I simply love performing at RVIPW and every time I come back is a very special occasion.
Festivals like the RVIPW are of huge importance for the UK life because they bring people together and give locals the opportunity to hear and meet international performers. New friendships are formed, which benefit both the performers and the community. It feels like a celebration because so many people are involved in different roles in order to bring a year’s worth of planning (and practicing!) to life.
I spend a huge amount of time and energy selecting my programme for RVIPW, as for any recital. I try to have a storyline in my programming and always include some popular pieces as well as something new, that the audience might have not heard before. It’s about opening new doors for the people attending my concert and letting them into my world.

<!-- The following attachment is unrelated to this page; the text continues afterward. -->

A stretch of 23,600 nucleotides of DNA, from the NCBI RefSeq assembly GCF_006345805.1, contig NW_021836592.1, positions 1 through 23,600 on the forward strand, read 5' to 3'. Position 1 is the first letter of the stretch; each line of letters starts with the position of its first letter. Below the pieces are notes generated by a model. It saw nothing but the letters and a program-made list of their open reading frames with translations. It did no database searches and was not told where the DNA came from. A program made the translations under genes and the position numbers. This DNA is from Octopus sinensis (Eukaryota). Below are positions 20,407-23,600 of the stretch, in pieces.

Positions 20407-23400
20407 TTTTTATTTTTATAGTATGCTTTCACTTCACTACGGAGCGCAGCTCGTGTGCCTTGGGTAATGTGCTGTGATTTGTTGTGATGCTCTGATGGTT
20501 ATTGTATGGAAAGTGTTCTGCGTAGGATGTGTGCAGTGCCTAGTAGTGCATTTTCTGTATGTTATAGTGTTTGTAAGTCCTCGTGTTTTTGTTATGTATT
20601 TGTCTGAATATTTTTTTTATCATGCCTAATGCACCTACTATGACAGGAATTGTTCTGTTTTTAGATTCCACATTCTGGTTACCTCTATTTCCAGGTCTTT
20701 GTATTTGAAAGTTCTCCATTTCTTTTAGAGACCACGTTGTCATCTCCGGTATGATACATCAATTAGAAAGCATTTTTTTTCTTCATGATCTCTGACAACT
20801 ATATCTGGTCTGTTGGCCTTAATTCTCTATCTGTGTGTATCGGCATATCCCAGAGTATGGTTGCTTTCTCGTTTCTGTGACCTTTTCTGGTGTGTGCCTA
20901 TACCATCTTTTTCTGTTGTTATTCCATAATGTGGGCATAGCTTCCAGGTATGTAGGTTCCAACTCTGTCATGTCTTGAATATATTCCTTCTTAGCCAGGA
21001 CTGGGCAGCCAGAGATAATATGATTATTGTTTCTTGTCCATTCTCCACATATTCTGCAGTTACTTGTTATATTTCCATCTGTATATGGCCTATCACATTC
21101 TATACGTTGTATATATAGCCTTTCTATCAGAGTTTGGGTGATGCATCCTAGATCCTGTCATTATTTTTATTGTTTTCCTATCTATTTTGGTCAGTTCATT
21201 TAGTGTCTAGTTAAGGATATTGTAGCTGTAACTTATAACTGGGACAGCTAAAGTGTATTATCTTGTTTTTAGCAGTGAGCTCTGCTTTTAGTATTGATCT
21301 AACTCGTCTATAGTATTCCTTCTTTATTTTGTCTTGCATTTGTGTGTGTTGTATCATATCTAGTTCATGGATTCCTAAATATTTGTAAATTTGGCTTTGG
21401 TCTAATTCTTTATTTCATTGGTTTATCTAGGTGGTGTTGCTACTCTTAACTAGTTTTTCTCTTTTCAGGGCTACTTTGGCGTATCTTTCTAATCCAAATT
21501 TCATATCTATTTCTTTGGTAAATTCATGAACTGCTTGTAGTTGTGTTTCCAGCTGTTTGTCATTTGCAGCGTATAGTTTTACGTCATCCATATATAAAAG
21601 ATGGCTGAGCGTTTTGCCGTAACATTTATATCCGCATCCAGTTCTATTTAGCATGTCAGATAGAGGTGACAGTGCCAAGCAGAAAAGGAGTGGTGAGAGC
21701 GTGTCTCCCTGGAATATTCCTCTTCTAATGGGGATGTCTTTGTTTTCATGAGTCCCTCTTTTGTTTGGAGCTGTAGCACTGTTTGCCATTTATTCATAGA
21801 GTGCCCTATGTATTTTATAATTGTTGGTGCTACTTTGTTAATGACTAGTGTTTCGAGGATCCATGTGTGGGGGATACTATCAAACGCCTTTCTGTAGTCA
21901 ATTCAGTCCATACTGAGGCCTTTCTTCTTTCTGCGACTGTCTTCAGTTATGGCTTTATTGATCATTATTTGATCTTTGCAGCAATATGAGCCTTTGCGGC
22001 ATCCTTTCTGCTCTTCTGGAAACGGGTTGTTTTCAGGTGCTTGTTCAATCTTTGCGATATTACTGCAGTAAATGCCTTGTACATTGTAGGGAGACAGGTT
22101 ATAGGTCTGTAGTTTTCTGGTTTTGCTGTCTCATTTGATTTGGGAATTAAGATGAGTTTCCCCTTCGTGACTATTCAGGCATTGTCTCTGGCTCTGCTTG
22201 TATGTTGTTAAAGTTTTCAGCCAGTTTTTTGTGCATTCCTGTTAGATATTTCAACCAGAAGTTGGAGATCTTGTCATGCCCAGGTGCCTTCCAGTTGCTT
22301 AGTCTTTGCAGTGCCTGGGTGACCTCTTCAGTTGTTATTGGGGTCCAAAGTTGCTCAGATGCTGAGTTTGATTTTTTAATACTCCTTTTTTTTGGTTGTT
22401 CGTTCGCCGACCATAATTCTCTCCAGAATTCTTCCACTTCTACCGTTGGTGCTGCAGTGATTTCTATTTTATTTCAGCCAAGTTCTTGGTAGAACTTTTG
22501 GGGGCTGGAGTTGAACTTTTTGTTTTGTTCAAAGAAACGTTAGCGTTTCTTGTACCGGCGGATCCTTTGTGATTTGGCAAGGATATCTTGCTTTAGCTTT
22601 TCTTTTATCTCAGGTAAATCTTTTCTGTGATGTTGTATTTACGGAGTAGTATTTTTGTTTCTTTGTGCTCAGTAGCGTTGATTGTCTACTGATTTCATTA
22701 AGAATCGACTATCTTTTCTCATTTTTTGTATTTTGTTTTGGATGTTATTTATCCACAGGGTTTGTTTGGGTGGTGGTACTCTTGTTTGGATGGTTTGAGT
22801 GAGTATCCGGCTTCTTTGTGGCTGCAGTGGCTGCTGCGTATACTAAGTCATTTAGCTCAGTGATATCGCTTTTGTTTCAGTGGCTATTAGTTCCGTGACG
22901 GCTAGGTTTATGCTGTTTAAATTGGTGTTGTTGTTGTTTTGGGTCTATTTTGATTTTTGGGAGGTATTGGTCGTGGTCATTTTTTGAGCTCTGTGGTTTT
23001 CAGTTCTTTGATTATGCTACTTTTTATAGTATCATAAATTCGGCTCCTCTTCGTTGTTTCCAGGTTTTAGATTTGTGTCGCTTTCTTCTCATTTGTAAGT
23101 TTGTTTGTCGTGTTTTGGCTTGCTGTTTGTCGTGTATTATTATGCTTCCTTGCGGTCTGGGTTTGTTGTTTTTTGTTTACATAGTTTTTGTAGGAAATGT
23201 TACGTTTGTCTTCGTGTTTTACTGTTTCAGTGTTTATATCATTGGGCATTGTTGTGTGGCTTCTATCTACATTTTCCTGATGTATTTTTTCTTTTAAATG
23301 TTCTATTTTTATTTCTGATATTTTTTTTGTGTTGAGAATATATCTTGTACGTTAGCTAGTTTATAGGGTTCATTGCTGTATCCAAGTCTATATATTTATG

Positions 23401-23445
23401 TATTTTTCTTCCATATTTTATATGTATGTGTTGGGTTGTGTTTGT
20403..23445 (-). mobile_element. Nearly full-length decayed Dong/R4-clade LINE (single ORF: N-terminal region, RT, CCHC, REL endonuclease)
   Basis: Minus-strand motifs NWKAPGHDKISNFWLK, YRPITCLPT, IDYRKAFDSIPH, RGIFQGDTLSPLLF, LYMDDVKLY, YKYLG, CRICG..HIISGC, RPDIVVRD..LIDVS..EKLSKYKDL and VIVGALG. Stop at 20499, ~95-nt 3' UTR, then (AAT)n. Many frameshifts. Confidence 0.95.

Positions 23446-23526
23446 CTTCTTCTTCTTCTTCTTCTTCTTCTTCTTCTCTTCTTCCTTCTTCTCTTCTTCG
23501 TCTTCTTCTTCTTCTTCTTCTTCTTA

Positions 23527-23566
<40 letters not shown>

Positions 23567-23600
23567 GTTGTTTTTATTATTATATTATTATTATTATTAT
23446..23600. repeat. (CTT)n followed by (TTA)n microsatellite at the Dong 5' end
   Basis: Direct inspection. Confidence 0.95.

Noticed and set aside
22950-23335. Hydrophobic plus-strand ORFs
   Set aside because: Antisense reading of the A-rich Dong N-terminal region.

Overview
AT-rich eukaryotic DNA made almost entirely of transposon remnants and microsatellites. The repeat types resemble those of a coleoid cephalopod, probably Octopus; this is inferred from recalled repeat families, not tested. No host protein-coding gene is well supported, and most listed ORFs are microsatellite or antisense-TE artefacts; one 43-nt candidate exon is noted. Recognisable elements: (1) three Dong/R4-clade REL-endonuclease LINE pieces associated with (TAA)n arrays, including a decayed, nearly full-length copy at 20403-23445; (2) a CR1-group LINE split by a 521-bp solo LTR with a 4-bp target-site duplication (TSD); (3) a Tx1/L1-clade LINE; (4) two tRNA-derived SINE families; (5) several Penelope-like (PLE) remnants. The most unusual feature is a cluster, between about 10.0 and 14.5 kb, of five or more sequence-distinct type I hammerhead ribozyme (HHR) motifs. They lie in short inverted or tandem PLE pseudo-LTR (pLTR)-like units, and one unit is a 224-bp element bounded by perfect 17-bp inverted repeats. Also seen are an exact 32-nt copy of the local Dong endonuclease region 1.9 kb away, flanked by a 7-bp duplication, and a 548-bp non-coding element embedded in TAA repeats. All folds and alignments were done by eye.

I love the intimacy of the RVIPW venue, although the Theatre is not exactly small. Being able to present my recitals from the stage and meet everyone at the end is pure joy. One of my fondest memories of the RVIPW was having dinner with Martin Roscoe before the concert in the green room talking about music, life and friends no longer with us. It felt very special, but it didn’t make me feel less nervous playing knowing he was in the audience! 🙂
At the moment I am on a 2 week concert marathon starting in Finland, where I’m performing Rachmaninov Rhapsody on a Theme of Paganini with the Tampere Philharmonic and Michael Francis. I am then traveling to Hebden Bridge Piano Festival for a recital, then onto Stoke on Trent Festival, followed by Rachmaninov Rhapsody with Bournemouth Symphony Orchestra and Jamie Phillips. A few days later I’ll be in Switzerland, for Mozart No 27 with Zuger Sinfonietta and Daniel Huppert. Over the last couple of months I had my recital debut in Japan and performed with the London Philharmonic Orchestra at the Royal Festival Hall (Rachmaninov No 2). Next season I make my concerto debut in Canada (Toronto and Quebec) and in the US. Very exciting!